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We honour and value the scientific knowledge and contributions of First Australians as the First Scientists, the First Astronomers and the First STEM Educators for over 60,000 years. From their insight into the stars and weather patterns to their management of bushfires, we still benefit from their practices today and need to ensure that all of our students are aware of this.
Marlee Hutton is a Bardi Jawi woman and a Marine Scientist. She works to advance the connection between science and Aboriginal and Torres Strait Islander peoples and is currently doing so with her citizen science project, EyeOnWater.
This resource is best suited to students in Years 4, 6, 7, 8 and 10 who are interested in careers applying Biology, Chemistry and Earth and Space sciences. It is an excellent example of work that involves Traditional Owners in local science projects.
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Marlee Hutton is a Marine Scientist working in our Oceans and Atmosphere team. She’s currently working on a few different projects – all advancing the connection between science and Aboriginal and Torres Strait Islander peoples.
Marlee shares two projects she’s currently involved in and why she loves working close to the water.
A love for water
Marlee is a Bardi Jawi woman from the Kimberley but she grew up in Broome. As a child, she spent a lot of time around water. She loved fishing, exploring and finding new things in the water environment. Her favourite thing to do was to go to the rock pools at low tide and see what she could find.
Moving to Perth for boarding school made her appreciate how magical her upbringing was.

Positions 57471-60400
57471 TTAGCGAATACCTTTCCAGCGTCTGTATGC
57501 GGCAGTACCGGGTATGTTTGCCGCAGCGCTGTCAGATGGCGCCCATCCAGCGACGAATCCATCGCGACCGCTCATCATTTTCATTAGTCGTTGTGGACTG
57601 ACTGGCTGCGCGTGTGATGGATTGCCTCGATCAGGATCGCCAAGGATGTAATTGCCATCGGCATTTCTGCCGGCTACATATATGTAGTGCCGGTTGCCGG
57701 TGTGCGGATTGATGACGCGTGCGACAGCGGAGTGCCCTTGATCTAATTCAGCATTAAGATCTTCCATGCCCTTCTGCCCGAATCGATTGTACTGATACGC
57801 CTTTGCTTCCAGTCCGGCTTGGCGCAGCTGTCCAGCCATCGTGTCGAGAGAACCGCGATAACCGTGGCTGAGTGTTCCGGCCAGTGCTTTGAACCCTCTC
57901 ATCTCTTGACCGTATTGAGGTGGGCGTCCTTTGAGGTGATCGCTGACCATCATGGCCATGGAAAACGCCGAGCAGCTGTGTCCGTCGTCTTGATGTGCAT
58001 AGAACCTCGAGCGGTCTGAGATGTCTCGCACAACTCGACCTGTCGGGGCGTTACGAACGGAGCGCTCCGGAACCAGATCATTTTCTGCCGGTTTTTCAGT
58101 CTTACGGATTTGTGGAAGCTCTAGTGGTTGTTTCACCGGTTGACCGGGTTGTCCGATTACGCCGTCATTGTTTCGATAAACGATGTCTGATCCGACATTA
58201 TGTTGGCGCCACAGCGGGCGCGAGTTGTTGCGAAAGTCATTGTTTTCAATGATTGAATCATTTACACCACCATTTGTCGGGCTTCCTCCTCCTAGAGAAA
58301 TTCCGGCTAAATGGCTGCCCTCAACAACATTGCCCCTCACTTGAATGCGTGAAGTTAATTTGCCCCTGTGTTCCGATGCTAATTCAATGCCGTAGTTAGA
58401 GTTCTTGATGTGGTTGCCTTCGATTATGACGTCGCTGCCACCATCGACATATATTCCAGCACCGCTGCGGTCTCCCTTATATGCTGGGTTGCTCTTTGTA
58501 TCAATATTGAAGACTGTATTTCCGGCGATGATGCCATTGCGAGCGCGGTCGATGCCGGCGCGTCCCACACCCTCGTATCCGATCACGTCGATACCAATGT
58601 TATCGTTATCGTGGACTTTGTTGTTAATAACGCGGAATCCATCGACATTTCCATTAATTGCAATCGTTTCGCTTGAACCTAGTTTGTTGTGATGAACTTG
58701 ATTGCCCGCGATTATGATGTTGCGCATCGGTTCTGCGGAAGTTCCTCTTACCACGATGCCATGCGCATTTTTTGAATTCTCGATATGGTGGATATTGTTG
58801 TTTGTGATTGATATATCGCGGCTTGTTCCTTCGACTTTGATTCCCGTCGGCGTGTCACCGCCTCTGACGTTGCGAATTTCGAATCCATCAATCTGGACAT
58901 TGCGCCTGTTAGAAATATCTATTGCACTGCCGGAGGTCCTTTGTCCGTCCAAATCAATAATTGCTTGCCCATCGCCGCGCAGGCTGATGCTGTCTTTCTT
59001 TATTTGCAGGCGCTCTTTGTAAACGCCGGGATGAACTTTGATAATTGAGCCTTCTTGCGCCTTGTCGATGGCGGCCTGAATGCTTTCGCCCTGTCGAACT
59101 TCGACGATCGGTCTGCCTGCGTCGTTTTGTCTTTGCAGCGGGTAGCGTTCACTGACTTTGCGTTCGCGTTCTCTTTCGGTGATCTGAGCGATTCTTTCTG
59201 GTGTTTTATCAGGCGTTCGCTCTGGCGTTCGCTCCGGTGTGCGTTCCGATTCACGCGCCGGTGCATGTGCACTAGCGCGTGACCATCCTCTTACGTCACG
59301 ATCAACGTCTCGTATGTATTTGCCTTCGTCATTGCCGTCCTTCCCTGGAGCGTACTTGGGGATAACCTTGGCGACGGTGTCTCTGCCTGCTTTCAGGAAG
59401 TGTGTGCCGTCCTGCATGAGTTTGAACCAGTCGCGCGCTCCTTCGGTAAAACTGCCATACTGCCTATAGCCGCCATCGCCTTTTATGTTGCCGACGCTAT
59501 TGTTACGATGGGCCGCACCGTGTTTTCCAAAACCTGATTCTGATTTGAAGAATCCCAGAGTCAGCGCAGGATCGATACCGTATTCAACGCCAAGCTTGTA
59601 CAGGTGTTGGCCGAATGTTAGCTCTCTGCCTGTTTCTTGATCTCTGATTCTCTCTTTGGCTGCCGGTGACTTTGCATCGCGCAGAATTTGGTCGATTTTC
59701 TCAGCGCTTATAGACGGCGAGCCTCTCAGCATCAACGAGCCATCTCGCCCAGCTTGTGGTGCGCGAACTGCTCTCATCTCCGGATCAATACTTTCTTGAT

“Once I got to boarding school, people were jealous of the fact I grew up in Broome. I realised how lucky I was to grow up where I did and how living on the coast defined my life,” Marlee said.
She realised she wanted to pursue a career connected to water when she was in her final year of high school. But it wasn’t under pleasant circumstances.
“There was a gas hub being built in Broome when I was in year 12. Locals, myself included, had trouble understanding all the implications of the hub. We didn’t know how it was going to affect people living here or the ecological impacts. A lot of the information I couldn’t interpret but found very interesting,” she said.
“I looked through the university information booklets and decided on marine science at Murdoch University.”
Communication and connection
Marlee is supporting the Yolngu people of Blue Mud Bay, in the Gulf of Carpentaria, on an Indigenous-led project to understand the future of their Traditional lands.
She is working with our scientist Marcus Barber on building local knowledge of community-approved enterprise options. They are also creating partnerships between industries and communities to ensure future development is beneficial to the Traditional Owners.
The Traditional Owners were interested in tourism, fishing activities, and an expansion of the ranger program.